Impedance transforming networks convert the load impedance into smaller values to make the circuit power-efficient.
There are various types of impedance transforming networks, including the L-match network.
The L-match circuit cancels the imaginary part of the source and load impedance and converts the real part to a lower value so that maximum power is transferred to the load.
The characteristic impedance of most RF circuits is 50 Ω
Characteristic impedances in RF and microwave systems most often take the fixed value of 50 Ω. Power amplifiers and antennas in RF systems have both an input and output impedance equal to 50 Ω. To achieve higher output power in RF systems with various load impedances, the insertion of an extra network made of inductors and capacitors is required. The intention behind this insertion is for the extra network to possess impedance transforming properties and convert the 50Ω into a smaller value at specific frequencies. If the impedance transforming network is lossless, the power delivered to it reaches the load impedance directly, and higher power is achieved.
Networks with impedance transforming properties often get confused with impedance matching networks. Impedance transforming networks convert the load impedance into smaller values to make the circuit power-efficient. There are various types of impedance transforming networks—in this article, we will focus on the L-match network, its impedance transforming properties, and its use in electronics circuitry.
The L-Match Network
L-match circuits usually consist of an inductor and/or capacitor placed in the shape of the letter ‘L’. However, this placement can be changed according to the given input. There are several configurations of L-match circuits (shown above). The insertion of the L-match network between the source and load impedance converts the 50 Ω load resistance to a lower value. The L-match network then cancels the reactive part of the load impedance and reduces the value of the real part. This adjustment helps to deliver full power to the real part of the load impedance.
In summary, the L-match circuit cancels the imaginary part of the source and load impedance and converts the real part to a lower value so that maximum power is transferred to the load.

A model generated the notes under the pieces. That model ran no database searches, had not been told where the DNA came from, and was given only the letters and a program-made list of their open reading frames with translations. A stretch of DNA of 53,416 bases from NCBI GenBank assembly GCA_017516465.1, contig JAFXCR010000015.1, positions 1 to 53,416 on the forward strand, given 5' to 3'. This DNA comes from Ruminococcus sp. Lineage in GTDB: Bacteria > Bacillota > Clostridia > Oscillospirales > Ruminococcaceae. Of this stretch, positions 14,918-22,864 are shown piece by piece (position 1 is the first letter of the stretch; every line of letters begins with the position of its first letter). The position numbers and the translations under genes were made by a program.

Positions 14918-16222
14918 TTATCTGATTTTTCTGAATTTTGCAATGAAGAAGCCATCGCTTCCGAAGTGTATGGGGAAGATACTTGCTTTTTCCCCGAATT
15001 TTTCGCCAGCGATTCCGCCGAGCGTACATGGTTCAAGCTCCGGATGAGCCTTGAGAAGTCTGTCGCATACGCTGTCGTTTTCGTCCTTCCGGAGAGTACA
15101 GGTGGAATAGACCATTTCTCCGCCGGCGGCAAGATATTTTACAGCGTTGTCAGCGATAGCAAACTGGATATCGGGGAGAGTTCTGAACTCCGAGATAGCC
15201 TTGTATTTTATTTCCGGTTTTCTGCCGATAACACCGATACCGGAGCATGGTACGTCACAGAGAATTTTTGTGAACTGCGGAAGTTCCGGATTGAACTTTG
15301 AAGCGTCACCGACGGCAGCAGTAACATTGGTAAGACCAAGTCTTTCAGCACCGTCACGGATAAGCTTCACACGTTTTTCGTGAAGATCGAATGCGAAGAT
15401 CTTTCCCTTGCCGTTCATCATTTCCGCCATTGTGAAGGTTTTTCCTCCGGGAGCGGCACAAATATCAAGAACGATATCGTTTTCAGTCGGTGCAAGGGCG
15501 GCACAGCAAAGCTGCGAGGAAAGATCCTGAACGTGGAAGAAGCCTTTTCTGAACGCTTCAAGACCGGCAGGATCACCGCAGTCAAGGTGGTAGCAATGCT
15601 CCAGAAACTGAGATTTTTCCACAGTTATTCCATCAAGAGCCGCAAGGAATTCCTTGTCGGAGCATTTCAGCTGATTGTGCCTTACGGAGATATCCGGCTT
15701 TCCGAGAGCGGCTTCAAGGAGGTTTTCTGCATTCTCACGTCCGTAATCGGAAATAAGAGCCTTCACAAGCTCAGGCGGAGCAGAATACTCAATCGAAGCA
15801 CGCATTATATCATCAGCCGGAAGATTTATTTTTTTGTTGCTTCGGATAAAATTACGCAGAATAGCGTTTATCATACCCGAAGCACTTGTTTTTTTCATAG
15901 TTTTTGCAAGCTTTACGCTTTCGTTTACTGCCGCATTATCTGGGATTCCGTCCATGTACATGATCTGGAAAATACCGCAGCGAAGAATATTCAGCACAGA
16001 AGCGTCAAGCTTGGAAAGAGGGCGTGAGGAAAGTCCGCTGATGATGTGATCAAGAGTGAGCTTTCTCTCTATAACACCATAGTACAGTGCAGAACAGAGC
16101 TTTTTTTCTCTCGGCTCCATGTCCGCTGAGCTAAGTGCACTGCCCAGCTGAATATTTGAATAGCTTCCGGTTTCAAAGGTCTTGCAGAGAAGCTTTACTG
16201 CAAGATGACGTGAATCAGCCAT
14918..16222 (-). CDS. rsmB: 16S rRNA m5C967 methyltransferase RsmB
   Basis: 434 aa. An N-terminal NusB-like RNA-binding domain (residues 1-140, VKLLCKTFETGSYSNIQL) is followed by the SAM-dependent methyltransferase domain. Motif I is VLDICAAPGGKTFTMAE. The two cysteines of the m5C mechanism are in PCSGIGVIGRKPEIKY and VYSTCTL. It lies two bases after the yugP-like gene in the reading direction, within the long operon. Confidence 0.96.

Equations Governing the L-Match Network
The L-match circuit inserted between the input and output in the figure above converts the load resistance RL of 50 Ω to a lower value, Rin.
Let’s analyze how RL transforms into Rin with the L-match network. The equivalent circuit reduction principles are the basic equations governing the L-match circuit impedance transformation.
The steps involved in transforming RL into Rin are:
Convert Cm and RL into series equivalent CS and Rm, where QC is the quality factor of Cm and RL.
Let the operating frequency of the power amplifier (PA) circuit. To make the circuit resistive (real part only), the inductor Lm is made to resonate with the capacitor Cs. The equation can be given by:
At resonance, the resistive input impedance Rin of the L-match network equals Rm.
The impedance transformation ratio of the L-match circuit is given by:
The quality factor Qm of the transformation network is given by:
The Lm and Cm values can be obtained from the quality factor Qm as follows:
The output power is enhanced with the incorporation of the L-match network. The power enhancement ratio is as follows:
The steps above can be pictorially represented below:
In power amplifiers, antennas, and antenna filters used in RF and microwave circuits, L-match circuits with impedance transforming properties can be inserted to ensure maximum power transfer to the load. The L-match network is one example of an impedance transforming network, however, there are a variety of such networks available to transform load impedance to smaller values. When working on RF and microwave systems, make sure that an impedance transformation network is incorporated to achieve power-efficient circuit operation.